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Old 04-02-2011, 02:10 PM   #4
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Join Date: Mar 2005
Location: Roeselare, Belgium
Posts: 1,441

Originally Posted by Expack2 View Post
I would agree with mako river - this work-in-progress has the looks of a great article! However, with the article as-is, I would disagree with your argument "Abandonia's own public rating system is worthless because the biggest gems receive the same score as the mediocre scum. [I substituted c^%$ with scum to make it less potentially-offensive]"
It's far from done - I mainly wanted to get the start written before I forgot the idea of the article. It needs a lot of fine tuning but the idea is there.

Originally Posted by Expack2 View Post
The main gripe I have with this argument at this point is its excessive relativism - without an idea of what you consider hidden gems and mediocre scum, you're gonna get a lot of angry e-mails saying how X game is a gem and Y game is scum, and neither of them got the same rating as you suggested in your article than if you had given your audience a clearer picture.
The examples would obviously be included in the final article but instead of just naming the first game that pops into my mind, I wanted to find a few that were very typical. Ben There Dan That maybe?

Originally Posted by Expack2 View Post
Also, even if did follow my advice above, a thoughtful reader could see your argument as begging the following question: How many people actually voted on those games? If the numbers are high enough (assuming you're using the mathmatical formula of (A+B+C+...)/X, with A, B, C representing votes, ... representing potentially many more votes, and X representing the total number of votes), the votes will, given a sufficient mix of high and low votes, even out around 3.0 since 3 is the median for the number range 1-5.

In the case of potentially-hidden gaming gems, for example, Railroad Tycoon has a rating of 3.9/5.0 based on the average 5,763 votes; however, Transport Tycoon Deluxe - arguably the best version of Transport Tycoon - has the same rating, but its average is based on 15,934 votes.
All this just proves my point though. Let enough people vote, and the result will nearly always be pointless. The current system is rubbish because the scores don't reflect the quality of the game. On GOG you notice the same problem, with even the crap games receiving 4/5 and the truly atrocious games still get 3/5. For starters, a lot of people will award 1/5 or 5/5 in these, to affect the score more. If a universally considered crap game and a great game have scores that are so close together, you can't come to any other conclusion except that the idea behind it is broken.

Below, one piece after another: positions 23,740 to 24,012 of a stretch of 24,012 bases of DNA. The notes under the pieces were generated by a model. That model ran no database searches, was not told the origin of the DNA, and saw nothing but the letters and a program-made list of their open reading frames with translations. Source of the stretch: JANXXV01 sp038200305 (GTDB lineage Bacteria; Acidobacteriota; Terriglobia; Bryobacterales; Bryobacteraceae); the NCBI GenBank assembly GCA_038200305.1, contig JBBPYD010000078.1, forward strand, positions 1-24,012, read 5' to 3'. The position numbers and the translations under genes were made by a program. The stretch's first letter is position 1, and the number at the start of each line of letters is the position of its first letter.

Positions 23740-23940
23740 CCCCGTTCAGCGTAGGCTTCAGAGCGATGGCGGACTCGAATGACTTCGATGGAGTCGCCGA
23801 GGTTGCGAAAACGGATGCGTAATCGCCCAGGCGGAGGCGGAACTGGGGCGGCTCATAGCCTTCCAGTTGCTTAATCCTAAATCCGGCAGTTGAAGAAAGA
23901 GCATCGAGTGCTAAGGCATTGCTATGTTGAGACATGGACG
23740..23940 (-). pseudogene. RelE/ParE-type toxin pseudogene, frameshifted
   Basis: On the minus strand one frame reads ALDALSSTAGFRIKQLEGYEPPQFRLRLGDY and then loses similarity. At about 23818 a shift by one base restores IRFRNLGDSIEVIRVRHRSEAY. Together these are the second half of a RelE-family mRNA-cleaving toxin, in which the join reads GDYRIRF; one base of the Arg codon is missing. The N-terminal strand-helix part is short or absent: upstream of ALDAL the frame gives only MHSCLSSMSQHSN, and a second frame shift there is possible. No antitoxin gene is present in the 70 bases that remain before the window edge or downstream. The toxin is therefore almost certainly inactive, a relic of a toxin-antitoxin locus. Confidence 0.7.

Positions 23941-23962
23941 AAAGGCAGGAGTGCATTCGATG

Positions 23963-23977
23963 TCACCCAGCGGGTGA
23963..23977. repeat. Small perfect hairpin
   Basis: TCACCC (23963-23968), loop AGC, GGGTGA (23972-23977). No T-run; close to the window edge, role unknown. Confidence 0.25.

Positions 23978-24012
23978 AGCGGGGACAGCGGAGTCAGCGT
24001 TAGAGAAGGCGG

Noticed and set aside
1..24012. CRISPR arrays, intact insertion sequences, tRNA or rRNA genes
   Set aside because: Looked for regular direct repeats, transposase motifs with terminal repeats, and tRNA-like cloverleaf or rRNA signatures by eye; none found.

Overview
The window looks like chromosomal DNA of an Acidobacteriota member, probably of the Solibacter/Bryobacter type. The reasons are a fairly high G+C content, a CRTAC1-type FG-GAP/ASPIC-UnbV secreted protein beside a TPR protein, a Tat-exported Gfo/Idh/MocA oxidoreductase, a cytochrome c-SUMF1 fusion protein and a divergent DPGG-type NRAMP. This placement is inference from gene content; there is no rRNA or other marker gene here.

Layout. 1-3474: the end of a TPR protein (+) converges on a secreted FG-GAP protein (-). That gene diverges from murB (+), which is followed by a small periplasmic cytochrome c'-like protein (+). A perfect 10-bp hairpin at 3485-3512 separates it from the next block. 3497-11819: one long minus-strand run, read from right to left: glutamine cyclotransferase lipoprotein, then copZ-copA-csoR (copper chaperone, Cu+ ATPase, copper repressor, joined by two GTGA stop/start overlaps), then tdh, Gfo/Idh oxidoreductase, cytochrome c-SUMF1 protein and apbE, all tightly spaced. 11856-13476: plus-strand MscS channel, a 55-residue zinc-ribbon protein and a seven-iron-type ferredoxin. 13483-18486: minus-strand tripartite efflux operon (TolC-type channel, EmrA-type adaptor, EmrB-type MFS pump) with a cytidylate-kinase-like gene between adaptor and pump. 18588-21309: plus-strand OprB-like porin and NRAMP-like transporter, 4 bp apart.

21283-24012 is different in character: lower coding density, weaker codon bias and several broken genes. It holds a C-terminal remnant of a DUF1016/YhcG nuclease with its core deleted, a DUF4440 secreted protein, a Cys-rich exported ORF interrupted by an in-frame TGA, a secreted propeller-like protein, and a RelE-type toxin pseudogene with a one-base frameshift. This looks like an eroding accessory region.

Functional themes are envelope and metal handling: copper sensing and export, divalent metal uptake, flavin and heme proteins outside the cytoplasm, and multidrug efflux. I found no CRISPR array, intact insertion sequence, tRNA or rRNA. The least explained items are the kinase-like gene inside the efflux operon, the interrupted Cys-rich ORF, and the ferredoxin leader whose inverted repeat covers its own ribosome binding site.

The amount of votes will always have an influence, obviously - that's basic statistics - but your point is missing the mark because you don't seem to get what I was aiming at. I was basically saying that the scores are pointless - if you have tons of votes, it will even out at 3-3.5/5 for the huge majority of games regardless of their generally believed quality.

Now, the big problem with this, is that people who are in no position to judge certain games, still get to judge them. I wouldn't read some romance novel written for middle aged women and if I was forced to, I'd probably rip it to pieces. So why do people see a strategy game and go "meh, strategy games are dull" and give it a 1/5? In my book, only adventure gamers should judge adventure games and so on.

The myth that a game should be open to everyone regardless of genre is a ridiculous claim made by console players who want every genre to get dulled down around the edges so that even their 5 year old can play it without needing to read a letter of text. The PC used to be very genre exclusive in the early 90s, with deep and complex strategy games (including HEX combat) and flight simulators.

The result is that, when you lump all platforms together, these complex games (which have a very faithful audience) will get "bullied" out of any ranking by the mainstream games and its (far larger amount of) players. Does this make these games, inside their own sub-genre, less quality? Of course not. Games need to be compared to others within its genre - you can't make the average gamer judge every game and expect the result to be reliable. Someone who doesn't like tactical RPGs, should know better than to play Fallout 2 and complain how hard it is yet they'll still give it a 1/5 while it clearly does not deserve such a score.

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